1. the state or quality of being dark: The room was in total darkness.
2. absence or deficiency of light: the darkness of night.
3. wickedness or evil: Satan, the prince of darkness.
4. obscurity; concealment: The darkness of the metaphor destroyed its effectiveness.
5. lack of knowledge or enlightenment: heathen darkness.


The dark is made of mysteries and irresistible beauty. Learning to love them can be an uncanny pleasure. Accepting that darkness can be a place of insular warmth as well as stark coldness, of safety and inviolable privacy and not just something to obscure anguish and shame. It is no small thing to admit a fear of the dark that lingers into adulthood. To feel not just the agreeable titillation of giving run to an eerie sensation for the pleasure it will provide, but to be gripped by an unnamable terror of being alone without light. So it is no small thing I do to begin in the dark. So many moments passed this way, it is fitting perhaps, but still, no small thing.

Some years ago I made to etch a lesson in my flesh; the remembrance that I have always been able to navigate even with the faintest light to guide my way

Owl medicine is about vigilance, seeing through the darkness, and shedding that which is no longer required. So, then.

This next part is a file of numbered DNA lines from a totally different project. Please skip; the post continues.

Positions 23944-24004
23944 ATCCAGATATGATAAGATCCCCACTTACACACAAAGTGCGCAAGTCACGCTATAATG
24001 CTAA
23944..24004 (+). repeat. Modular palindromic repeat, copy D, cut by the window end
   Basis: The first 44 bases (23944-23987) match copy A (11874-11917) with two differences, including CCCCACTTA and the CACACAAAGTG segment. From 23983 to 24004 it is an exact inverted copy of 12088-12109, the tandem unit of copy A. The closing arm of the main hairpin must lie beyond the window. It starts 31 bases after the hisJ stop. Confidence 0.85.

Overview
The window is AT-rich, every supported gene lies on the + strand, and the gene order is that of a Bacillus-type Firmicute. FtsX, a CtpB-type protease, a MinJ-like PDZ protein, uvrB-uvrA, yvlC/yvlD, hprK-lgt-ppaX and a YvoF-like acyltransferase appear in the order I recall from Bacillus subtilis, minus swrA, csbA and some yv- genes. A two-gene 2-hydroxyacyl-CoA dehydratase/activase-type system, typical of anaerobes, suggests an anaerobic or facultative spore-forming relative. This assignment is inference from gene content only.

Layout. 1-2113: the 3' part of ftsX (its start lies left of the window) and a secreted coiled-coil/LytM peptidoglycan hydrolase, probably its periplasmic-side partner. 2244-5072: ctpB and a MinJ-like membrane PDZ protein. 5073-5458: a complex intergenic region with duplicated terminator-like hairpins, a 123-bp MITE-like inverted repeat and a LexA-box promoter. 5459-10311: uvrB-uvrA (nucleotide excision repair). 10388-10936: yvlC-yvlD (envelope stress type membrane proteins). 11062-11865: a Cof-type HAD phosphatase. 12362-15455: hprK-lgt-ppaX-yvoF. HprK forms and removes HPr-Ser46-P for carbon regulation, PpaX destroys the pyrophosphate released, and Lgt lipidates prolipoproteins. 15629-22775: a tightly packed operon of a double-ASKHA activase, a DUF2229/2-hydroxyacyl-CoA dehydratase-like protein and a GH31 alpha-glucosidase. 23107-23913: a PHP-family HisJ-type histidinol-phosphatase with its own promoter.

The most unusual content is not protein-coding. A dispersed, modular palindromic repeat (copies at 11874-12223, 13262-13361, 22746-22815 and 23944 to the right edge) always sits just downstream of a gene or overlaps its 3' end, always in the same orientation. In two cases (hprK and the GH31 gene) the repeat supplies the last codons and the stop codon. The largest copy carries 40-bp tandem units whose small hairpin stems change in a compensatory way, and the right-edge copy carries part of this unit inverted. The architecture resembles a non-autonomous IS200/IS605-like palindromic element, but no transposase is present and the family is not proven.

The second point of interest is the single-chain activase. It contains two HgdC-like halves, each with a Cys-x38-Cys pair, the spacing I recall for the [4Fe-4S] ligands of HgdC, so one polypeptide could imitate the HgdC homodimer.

Good at the first part; still learning the second.

Memories shrouded in such darkness are lit only by the sodium vapor orange which is the color of nighttime in my bedroom. There are no nightlights to offer even the most feeble reassurance, and many times they would have been useless for lack of the electricity in the house necessary to feed them. Light and noise are to be strictly limited by children in any case, but at night most especially. Walking happens only on tiptoe with the most careful steps. One must reach for the edges and corners of things to maneuver should one dare to leave the bedroom at all. Nor would it be worth the risk, but for the needs of a small and impatient body. My hands curled around the cold rim of the cast iron tub assure me I am almost there. I sit in the dark and listen to the sound of my relief. I reach behind and flush. I stand to shuffle back to my room, inching back along the length of the tub when the door flies open. Still there is no light, but the hand comes out of the dark and when in strikes me, colors flash in my head.

“You know that goddamn toilet wakes me up when you flush it. How many fucking times do I have to tell you?” I am too young to have learned yet that no answer is the right one, but that “I don’t know” is the worst possible. Better to lie than to admit puzzlement. So the hand swings out again. “If you wake me up again, I’ll beat your ass. Now shut the fuck up and go back to bed.”

I have still not totally adjusted to the idea that this person, this cousin of mine, has now become the man who’s every whim must be remembered and obeyed. That my mother’s indifferent but generally benign treatment of us is no longer the order of the day.

 Even at three this lesson is quickly absorbed. Thereafter I always remember, what it is to expect the unexpected, the punishment, to emerge from darkness. It is now my great task to realize I can live outside of it, despite its great desire to hold me.